Daniel Cameron

Kate Howard

Environmental and consumer groups have pushed for the early closure of a 50-year-old coal-fired power plant in West Virginia that serves electricity customers in both West Virginia and Kentucky.

They have an unlikely ally: Kentucky’s Republican attorney general, Daniel Cameron.

In a filing last week with the Kentucky Public Service Commission, Cameron recommended the commission reject Kentucky Power’s request for $67 million in upgrades for the Mitchell Plant in Marshall County, West Virginia, paid for by its customers with a surcharge on their monthly bills.

Instead, Cameron said Kentucky Power, which owns a 50% share of the plant with Wheeling Power, should let it close in 2028. Both are subsidiaries of Ohio-based American Electric Power.

J. Tyler Franklin

Kentucky Attorney General Daniel Cameron is asking the U.S. Supreme Court to reconsider a lower court ruling that allows a federal agency to set emission standards.

Cameron filed a brief Friday asking the court to review a D.C. Circuit ruling in West Virginia v. Environmental Protection Agency concerning the Obama administration’s Clean Power Plan. 

The EPA under the Obama administration sought to curb coal emissions to avoid the worst impacts of climate change. The D.C. court ruling allowed the EPA to continue issuing those standards for the nation’s power grid. 

In the brief, Cameron argues that Congress should instead be in charge of policy decisions that could impact the nation’s power plants.

Kate Howard

Kentucky Attorney General Daniel Cameron is wading into a precedent-setting legal battle to determine if the fees associated with expunging a criminal record can be waived for people who can’t afford them.

Frederick Jones, a 56-year old Louisville man, sought a waiver in 2018 for a then-$500 fee to clear a decades old felony theft charge from his record. A Jefferson Circuit court ruled he had to pay. And when the Kentucky Supreme Court takes up the case, Cameron will be advocating for that ruling to be upheld.

In doing so, the court would set a standard that anyone wanting a felony expungement must pay fees, currently set at $300. Criminal justice reform advocates and voting rights activists say that will impede access to expungement, a process needed for many people with criminal convictions who want to reclaim their right to vote, bear arms, participate in their kids’ school activities and get jobs.

Kate Howard

Moments after Kentucky Attorney General Daniel Cameron acknowledged a grand jury wasn’t charging the police officers who killed Breonna Taylor for her death, he made a promise.

He stood at a podium last September, surrounded by reporters from across the world, and pledged to form a task force to review the process for securing and executing search warrants like the one that led to Taylor’s death.

Cameron indicated a sense of urgency, saying he would issue an executive order “in the coming days.”

But that didn’t happen until four months later. And nearly eight months later, the task force has yet to even meet.

Kyeland Jackson

Kentucky Attorney General Daniel Cameron says he doesn’t think systemic racism is a problem in the U.S., and accused President Joe Biden of aggravating racial tensions in the wake of the Derek Chauvin verdict.

Cameron was responding to Biden’s statement that systemic racism is a “stain on the soul” of the country—comments made shortly after a Minnesota jury found Chauvin guilty of murdering George Floyd during an arrest last year.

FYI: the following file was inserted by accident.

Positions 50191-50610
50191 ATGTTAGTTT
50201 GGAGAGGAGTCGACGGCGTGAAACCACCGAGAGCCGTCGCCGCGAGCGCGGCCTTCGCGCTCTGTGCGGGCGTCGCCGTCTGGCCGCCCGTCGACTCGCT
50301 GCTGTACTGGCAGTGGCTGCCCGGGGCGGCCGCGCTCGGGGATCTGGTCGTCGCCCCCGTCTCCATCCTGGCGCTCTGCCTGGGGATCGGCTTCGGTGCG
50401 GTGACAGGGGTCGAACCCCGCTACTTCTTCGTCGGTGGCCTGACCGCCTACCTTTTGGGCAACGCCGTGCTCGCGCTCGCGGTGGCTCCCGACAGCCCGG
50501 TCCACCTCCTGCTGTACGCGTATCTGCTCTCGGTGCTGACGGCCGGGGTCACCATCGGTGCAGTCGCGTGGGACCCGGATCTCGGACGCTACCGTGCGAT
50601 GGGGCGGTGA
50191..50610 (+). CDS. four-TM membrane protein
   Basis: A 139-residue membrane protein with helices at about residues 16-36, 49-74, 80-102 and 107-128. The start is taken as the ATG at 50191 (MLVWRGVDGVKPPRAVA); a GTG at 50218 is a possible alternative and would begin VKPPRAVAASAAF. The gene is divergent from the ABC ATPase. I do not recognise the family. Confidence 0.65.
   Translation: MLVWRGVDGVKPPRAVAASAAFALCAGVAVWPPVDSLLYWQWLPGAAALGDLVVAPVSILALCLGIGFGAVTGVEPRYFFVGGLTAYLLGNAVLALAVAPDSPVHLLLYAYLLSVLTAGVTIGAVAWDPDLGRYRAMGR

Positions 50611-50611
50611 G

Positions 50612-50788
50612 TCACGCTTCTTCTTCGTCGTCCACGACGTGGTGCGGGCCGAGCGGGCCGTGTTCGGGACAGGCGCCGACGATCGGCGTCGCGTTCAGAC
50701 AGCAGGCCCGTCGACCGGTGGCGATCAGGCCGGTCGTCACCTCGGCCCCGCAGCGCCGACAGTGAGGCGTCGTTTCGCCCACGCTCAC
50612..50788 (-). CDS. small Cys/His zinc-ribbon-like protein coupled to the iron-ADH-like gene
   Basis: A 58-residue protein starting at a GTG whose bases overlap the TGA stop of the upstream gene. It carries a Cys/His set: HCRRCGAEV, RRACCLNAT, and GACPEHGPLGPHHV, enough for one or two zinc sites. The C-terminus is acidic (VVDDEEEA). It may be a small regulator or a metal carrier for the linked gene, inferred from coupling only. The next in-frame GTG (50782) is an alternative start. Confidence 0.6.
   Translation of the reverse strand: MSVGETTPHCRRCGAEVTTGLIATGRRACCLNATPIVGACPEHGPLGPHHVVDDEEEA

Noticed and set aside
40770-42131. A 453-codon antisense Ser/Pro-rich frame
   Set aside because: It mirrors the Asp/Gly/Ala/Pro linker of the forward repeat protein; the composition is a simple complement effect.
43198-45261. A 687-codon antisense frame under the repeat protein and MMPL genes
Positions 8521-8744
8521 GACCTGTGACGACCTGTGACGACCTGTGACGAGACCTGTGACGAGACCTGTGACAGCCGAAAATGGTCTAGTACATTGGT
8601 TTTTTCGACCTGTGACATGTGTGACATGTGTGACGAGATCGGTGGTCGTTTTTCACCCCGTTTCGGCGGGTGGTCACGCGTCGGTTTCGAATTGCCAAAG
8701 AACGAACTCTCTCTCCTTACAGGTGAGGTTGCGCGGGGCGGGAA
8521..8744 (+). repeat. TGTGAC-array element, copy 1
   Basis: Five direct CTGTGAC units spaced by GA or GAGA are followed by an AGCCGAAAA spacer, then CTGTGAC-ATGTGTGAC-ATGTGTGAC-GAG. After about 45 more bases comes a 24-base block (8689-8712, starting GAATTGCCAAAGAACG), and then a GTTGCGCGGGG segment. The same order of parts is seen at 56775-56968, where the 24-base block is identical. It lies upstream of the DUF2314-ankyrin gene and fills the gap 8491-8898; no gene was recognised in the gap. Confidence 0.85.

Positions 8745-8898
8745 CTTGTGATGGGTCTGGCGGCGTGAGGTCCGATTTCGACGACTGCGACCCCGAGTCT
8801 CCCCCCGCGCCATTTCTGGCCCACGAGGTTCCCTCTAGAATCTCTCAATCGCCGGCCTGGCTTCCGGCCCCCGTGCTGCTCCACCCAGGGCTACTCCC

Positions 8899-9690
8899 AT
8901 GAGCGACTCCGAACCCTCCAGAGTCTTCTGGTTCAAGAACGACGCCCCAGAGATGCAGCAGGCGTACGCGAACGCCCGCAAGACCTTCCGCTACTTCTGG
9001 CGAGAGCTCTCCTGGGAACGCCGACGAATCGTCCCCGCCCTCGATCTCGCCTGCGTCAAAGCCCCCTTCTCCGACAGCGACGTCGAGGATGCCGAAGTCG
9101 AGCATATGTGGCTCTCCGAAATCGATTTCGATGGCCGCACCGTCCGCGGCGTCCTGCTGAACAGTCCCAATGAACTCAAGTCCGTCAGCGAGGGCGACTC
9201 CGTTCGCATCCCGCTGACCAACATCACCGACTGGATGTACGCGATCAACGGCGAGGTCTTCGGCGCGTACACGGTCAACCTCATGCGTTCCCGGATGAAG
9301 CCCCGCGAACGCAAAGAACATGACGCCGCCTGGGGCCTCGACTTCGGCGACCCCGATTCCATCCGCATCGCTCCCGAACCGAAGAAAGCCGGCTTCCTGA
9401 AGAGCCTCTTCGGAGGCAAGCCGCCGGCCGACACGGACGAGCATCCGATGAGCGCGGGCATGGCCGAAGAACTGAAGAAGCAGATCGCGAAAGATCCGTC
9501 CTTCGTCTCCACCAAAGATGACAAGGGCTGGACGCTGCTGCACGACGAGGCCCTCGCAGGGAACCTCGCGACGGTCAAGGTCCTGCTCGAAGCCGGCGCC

Cameron, in a Sunday appearance on Fox News, accused Biden of throwing fuel on the fire.

“I don’t believe this country is systemically racist. What I believe is this country has always tried from the very beginning to become a more perfect union. And certainly, we’ve had our challenges throughout this nation’s history, and there’s no hiding from that,” Cameron said.

screenshot from 2020 RNC

Kentucky Attorney General Daniel Cameron is suing the federal government for not allowing states to use coronavirus relief money to lower taxes.

Cameron jointly filed the lawsuit on Tuesday with Tennessee Attorney General Herbert Slatery, arguing that the law “unconstitutionally usurps the authority of each state’s legislature to enact beneficial tax policies.”

In a statement, Cameron wrote that President Joe Biden’s administration was holding federal relief funds hostage.

“Kentuckians expect state tax policies to be set by the men and women they elect to represent them in the General Assembly, and not as a result of an edict from the Federal Government,” Cameron wrote.

Kyeland Jackson

The U.S. Supreme Court has agreed to hear Attorney General Daniel Cameron’s request to defend Kentucky’s ban on a common abortion procedure, which was blocked by lower courts.

Former Republican Gov. Matt Bevin signed the state’s ban on dilation and evacuation abortions into law in 2018, but a federal court struck it down the following year, saying it would have created a “substantial obstacle” for Kentuckians seeking the procedure.

An appeals court upheld that ruling in 2020, but Cameron has sought to intervene in the case.

Ryan Van Velzer

A Republican-led state House committee approved a bill Wednesday that would allow Kentucky Attorney General Daniel Cameron to intervene in local cases involving protest-related charges. Supporters say it expands resources to local prosecutors. Opponents say it’s aimed at quashing the right to nonviolent protest.

The bill grants the attorney general’s office the power to initiate charges or intervene in cases involving alleged rioting, unlawful assembly, failure to disperse and a number of other charges that have been brought against protesters participating in demonstrations for racial justice in 2020.